Murder in a Mill Town by P.B. Ryan - Historical Mystery BooksMurder in a Mill Town by P.B. Ryan

Nell Sweeney, a young Irish-born governess in post-Civil War Boston, may not have much, but she does possess both a keen mind and a brave heart. As governess to the wealthy Hewitt family, she finds plenty of opportunities to use both—especially when the seamy side of society shows itself…

The lowborn Fallons come to Viola Hewitt with a desperate plea for help. Their wayward daughter, Bridget, a pretty young employee of Hewitt Mills and Dye Works, hasn’t been seen for days. Mrs. Fallon, unwilling to believe that Bridget would just run off without a word, fears that she’s come to a bad end—possibly at the hands of her ex-con lover. Viola, confined to a wheelchair, enlists Nell to locate the missing mill girl. Working with Viola’s black sheep son, Will, Nell uncovers a web of schemes and greed and dark obsession… and what she knows may just be the death of her.

Read more about P.B. Ryan’s historical mystery books HERE…

The Secret Life of Anna Blanc - Historical Mystery Books by Jennifer KincheloeeThe Secret Life of Anna Blanc by Jennifer Kincheloe

It’s 1907 Los Angeles. Mischievous socialite Anna Blanc is the kind of young woman who devours purloined crime novels—but must disguise them behind covers of more domestically-appropriate reading. She could match wits with Sherlock Holmes, but in her world women are not allowed to hunt criminals. Determined to break free of the era’s rigid social roles, Anna buys off the chaperone assigned by her domineering father and, using an alias, takes a job as a police matron with the Los Angeles Police Department. There she discovers a string of brothel murders, which the cops are unwilling to investigate. Seizing her one chance to solve a crime, she takes on the investigation herself. If the police find out, she’ll get fired; if her father finds out, he’ll disown her; and if her fiancé finds out, he’ll cancel the wedding and stop pouring money into her father’s collapsing bank. Midway into her investigation, the police chief’s son, Joe Singer, learns her true identity. And shortly thereafter she learns about blackmail. Anna must choose—either hunt the villain and risk losing her father, fiancé, and wealth, or abandon her dream and leave the killer on the loose.

Read more about Jennifer Kincheloe’s historical mystery books HERE…

Treacherous is the Night - Historical Mystery Books by Anna Lee Huber Treacherous is the Night by Anna Lee Huber

In 1919 England, in the shadow of The Great War, many look to the spirit world for answers. But it will take an all too earthbound intrigue to draw in the discerning heroine of Anna Lee Huber’s latest mystery . . .

It’s not that Verity Kent doesn’t sympathize with those eager to make contact with lost loved ones. After all, she once believed herself a war widow. But now that she’s discovered Sidney is very much alive, Verity is having enough trouble connecting with her estranged husband, never mind the dead. Still, at a friend’s behest, Verity attends a séance, where she encounters the man who still looms between her and Sidney—and a medium who channels a woman Verity once worked with in the Secret Service. Refusing to believe her former fellow spy is dead, Verity is determined to uncover the source of the spiritualist’s top secret revelation.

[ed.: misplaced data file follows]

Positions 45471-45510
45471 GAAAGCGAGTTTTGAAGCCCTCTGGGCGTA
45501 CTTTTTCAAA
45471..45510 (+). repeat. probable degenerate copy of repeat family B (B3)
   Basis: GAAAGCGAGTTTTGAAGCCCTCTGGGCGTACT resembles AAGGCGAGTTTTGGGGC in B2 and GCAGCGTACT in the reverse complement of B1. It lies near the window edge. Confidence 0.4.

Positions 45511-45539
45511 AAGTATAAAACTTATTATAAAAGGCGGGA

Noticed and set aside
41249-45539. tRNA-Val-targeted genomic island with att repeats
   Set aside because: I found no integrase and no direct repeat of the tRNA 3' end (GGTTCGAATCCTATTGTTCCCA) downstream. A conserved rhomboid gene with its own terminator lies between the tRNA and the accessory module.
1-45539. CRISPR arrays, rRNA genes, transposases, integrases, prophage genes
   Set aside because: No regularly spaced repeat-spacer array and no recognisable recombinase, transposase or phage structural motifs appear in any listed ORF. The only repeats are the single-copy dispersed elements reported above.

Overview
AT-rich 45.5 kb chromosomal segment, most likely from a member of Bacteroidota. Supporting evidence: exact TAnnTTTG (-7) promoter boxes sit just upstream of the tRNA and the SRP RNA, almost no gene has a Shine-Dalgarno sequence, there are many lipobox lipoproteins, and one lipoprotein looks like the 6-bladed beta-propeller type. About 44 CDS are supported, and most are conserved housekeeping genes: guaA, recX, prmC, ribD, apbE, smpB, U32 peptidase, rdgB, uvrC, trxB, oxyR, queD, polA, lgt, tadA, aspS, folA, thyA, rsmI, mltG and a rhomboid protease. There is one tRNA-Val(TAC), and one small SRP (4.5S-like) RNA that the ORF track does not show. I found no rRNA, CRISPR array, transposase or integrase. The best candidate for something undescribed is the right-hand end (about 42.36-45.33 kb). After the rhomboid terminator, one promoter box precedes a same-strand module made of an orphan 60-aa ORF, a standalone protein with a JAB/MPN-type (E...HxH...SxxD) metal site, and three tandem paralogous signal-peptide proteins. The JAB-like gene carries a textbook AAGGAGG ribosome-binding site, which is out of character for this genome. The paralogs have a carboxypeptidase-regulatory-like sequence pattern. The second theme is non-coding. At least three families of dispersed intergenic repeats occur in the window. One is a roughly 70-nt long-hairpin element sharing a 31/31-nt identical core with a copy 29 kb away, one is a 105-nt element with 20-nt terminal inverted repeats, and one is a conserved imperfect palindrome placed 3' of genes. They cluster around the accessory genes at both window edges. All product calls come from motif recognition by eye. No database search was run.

Then the medium is murdered—and Verity’s investigation is suddenly thwarted. Even Secret Service agents she once trusted turn their backs on her. Undaunted, Verity heads to war-torn Belgium, with Sidney by her side. But as they draw ever closer to the danger, Verity wonders if she’s about to learn the true meaning of till death do us part . . .

Read more about Anna Lee Huber’s historical mystery books HERE…

Which of these have you read? Which is your favorite? Let me know in the comments below!

9 Historical Mystery Books You Won't Want to Miss

Kari and Horse

Book Trailer & Writer of the Week Interview


Guest Blog Post – Rachel Dacus

I am so honored a pleased to bring you a  guest post from author Rachel Dacus, whose time travel romance novel, The Renaissance Club, was released in January!

In this post, Rachel shares with us what got her interested in writing and how reading led her to her dream of becoming an author.

How I Began to Want to Write

Writing is nothing but wanting to tell a story so much you actually learn how to. I had that desire at age ten. I blame my mother, who took me to Acre of Books in downtown Long Beach, California and encouraged me to pick out books. I found my books by color: a row of colorful, clothbound books written by a man named L. Frank Baum. I remember the word “Oz” was stamped in gold on their spines. It was a short hop down the Yellow Brick Road to the Writing Wishing Well, my source of all inspiration and aspiration to tell a good story.

Next came the colored fairytale books, notably the story of the Twelve Dancing Princesses. The idea of a kingdom under my bed was so appealing that I began to imagine alternate kingdoms everywhere—in my back yard, down the block, in the ravine, over the hill.

Then came Nancy Drew. Mysteries! After all, everything in my world, and every kingdom I could imagine, was mysterious. At the age of ten, eleven, and twelve, there’s so much you notice and don’t understand. And the adults in your life are always telling you they’ll explain it all when you’re older.